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Title: A corpus-assisted critical discourse analysis of the reporting on corporate fraud by UK newspapers, 2004-2014
Author: Ras, Ilse Astrid
ISNI:       0000 0004 6422 0037
Awarding Body: University of Leeds
Current Institution: University of Leeds
Date of Award: 2017
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This thesis examines how British newspapers reported corporate fraud between 2004 and 2014. A corpus of approximately 85,000 news articles was collected from seven major daily and three major Sunday British newspapers and examined using corpus-assisted critical discourse analysis. This analysis follows principles set out by Fairclough (2015). The costs of corporate fraud are financial and intangible (Punch, 1996), including the corporate tax gap (HMRC, 2015), the undermining of democratic processes (Punch, 1996), and global wealth inequality (Slater and Kramers, 2016; Kramers, 2017). This thesis draws on Sykes and Matza’s (1957) ‘techniques of neutralisation’, which asserts that those accused of having committed deviant acts employ a specific set of arguments to negate them. Newspapers’ use of these techniques creates a narrative in which corporations are generally relieved of their alleged responsibility for acts of fraud. Corporations are presented as being forced to perform acts that are not always in line with (the spirit of) the law. Responsibility is transferred to regulators and investigators, who are represented as simultaneously too harsh, potentially stifling business growth, and too lenient, allowing corporations to get away with fraud. My original contribution is primarily methodological and analytical. I linguistically analyse a corpus of corporate fraud news, covering a decade of reporting, using a combination of CDA and corpus methods. Previous work on newspaper representations of corporate crime employs little linguistic analysis and covers at most a year of reporting (see Evans and Lundman, 2009 [1983]; Wright et al, 1995; McMullan and McClung, 2006; Williams, 2008; Cavender and Mulcahy, 1998). A further point of originality is theoretical, as I elaborate on the various ways in which techniques of neutralisation (see Sykes and Matza, 1957; Fooks et al, 2012) are expressed.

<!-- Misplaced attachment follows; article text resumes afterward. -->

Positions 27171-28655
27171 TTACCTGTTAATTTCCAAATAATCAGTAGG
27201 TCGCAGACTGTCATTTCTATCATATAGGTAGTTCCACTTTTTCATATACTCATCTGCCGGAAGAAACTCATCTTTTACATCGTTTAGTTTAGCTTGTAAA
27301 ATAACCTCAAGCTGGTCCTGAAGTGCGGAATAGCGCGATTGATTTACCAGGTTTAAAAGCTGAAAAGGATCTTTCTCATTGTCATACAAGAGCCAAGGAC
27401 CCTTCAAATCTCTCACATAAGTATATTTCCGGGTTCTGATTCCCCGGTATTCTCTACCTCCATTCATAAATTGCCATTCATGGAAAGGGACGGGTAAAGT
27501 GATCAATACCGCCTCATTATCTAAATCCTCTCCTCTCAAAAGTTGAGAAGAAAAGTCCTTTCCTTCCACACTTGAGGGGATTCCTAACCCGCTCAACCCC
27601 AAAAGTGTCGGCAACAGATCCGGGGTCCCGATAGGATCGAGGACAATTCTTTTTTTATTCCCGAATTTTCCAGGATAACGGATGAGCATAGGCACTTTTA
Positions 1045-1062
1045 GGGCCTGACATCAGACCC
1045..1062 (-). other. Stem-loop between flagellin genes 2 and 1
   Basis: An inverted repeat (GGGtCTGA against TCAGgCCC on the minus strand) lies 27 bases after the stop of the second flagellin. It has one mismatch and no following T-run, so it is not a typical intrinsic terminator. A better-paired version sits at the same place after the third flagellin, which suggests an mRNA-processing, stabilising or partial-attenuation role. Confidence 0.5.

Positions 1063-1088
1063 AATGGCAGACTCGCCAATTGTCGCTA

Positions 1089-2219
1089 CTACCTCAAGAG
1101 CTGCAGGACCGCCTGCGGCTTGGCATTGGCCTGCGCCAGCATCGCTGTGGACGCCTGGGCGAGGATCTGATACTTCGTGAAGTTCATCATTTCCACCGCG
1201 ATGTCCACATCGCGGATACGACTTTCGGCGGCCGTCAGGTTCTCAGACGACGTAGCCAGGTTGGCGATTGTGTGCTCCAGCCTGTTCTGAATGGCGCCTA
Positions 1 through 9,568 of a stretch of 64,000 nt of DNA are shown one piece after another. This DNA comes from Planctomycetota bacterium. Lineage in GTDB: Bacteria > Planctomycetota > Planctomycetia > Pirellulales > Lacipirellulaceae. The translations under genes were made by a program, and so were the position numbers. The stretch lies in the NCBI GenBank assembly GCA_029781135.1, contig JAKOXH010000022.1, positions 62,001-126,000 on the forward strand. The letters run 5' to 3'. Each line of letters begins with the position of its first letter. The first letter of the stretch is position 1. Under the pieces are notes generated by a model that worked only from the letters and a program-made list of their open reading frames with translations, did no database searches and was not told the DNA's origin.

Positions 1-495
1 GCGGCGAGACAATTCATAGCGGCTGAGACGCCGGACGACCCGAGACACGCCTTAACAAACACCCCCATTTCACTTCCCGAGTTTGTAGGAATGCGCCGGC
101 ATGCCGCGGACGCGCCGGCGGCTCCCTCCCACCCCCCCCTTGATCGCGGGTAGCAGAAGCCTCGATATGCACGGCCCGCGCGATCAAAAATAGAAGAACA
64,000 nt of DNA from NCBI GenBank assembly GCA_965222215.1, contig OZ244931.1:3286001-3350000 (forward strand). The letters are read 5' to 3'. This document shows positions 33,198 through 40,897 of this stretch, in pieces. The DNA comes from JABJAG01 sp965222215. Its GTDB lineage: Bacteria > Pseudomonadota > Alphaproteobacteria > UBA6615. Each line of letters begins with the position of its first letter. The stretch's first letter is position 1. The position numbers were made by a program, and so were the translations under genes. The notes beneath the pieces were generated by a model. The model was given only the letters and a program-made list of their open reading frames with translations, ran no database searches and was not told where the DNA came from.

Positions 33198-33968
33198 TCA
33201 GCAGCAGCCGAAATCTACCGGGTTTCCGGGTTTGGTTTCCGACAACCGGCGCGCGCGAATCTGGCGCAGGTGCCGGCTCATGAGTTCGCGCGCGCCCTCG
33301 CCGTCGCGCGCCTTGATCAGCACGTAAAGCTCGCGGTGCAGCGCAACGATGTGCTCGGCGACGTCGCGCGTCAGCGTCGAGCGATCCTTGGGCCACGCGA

Supervisor: Gregoriou, Christiana ; Crowley, Tony Sponsor: Not available
Qualification Name: Thesis (Ph.D.) Qualification Level: Doctoral
EThOS ID:  DOI: Not available